Arduino from the Command Line: Break Free from the GUI with Git and Vim!

assorted micro controllers

Love Arduino but hate the GUI? Try arduino-cli.

In this article, I explore a new tool released by the Arduino team that can free you from the existing Java-based Arduino graphical user interface. This allows developers to use their preferred tools and workflow. And perhaps more important, it'll enable easier and deeper innovation into the Arduino toolchain itself.

The Good-Old Days

When I started building hobby electronics projects with microprocessors in the 1990s, the process entailed a discrete processor, RAM, ROM and masses of glue logic chips connected together using a point-to-point or "wire wrapping" technique. (Look it up kids!) Programs were stored on glass-windowed EPROM chips that needed to be erased under UV light. All the tools were expensive and difficult to use, and development cycles were very slow. Figures 1–3 show some examples of my mid-1990s microprocessor projects with discrete CPU, RAM and ROM. Note: no Flash, no I/O, no DACs, no ADCs, no timers—all that means more chips!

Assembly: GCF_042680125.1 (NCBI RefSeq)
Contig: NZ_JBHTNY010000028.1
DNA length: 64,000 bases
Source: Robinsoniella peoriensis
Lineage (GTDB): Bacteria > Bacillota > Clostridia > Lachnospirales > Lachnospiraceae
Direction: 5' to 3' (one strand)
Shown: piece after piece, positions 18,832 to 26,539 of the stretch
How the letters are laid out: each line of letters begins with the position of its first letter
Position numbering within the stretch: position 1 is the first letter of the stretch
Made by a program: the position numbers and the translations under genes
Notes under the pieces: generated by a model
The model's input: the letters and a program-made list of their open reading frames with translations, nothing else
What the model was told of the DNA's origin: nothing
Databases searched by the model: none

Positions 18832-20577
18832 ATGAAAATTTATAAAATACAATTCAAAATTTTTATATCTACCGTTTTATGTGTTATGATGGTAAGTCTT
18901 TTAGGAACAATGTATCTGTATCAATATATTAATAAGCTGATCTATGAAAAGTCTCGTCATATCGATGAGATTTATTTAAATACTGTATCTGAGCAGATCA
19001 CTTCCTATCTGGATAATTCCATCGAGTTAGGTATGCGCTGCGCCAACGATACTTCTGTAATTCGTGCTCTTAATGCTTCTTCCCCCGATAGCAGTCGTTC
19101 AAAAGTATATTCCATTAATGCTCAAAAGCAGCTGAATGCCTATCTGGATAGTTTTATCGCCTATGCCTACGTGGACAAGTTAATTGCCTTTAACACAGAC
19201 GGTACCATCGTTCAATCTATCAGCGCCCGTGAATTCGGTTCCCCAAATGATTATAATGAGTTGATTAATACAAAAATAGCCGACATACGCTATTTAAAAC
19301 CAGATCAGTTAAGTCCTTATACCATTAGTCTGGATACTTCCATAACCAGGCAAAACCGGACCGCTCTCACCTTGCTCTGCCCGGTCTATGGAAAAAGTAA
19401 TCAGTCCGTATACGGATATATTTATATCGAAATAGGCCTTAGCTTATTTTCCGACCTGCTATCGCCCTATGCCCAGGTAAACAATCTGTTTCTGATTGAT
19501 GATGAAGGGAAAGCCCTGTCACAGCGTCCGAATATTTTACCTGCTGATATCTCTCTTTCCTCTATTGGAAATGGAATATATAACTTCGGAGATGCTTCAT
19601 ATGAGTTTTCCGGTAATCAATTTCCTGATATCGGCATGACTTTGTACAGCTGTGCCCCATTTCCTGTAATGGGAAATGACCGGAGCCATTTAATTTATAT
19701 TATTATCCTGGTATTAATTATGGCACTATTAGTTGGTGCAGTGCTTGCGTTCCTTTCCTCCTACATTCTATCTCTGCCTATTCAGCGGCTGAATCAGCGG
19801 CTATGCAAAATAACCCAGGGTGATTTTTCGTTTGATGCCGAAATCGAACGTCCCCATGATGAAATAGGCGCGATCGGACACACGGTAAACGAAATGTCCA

Figure 1. Example Mid-1990s Microprocessor

Figure 2. Example Mid-1990s Microprocessor

Figure 3. Example Mid-1990s Microprocessor

It all changed in 2003 with Arduino.

The word "Arduino" often invokes a wide range of opinions and sometimes emotion. For many, it represents a very low bar to entry into the world of microcontrollers. This world before 2003 often required costly, obscure and closed-source development tools. Arduino has been a great equalizer, blowing the doors off the walled garden. Arduino now represents a huge ecosystem of hardware that speaks a (mostly) common language and eases transition from one hardware platform to another. Today, if you are a company that sells microcontrollers, it's in your best interest to get your dev boards working with Arduino. It offers a low-friction path to getting your products into lots of hands quickly.

It's also important to note that Arduino's simplicity does not inhibit digging deep into the microcontroller. Nothing stops you from directly twiddling registers and using advanced features. It does, however, decrease your portability between boards.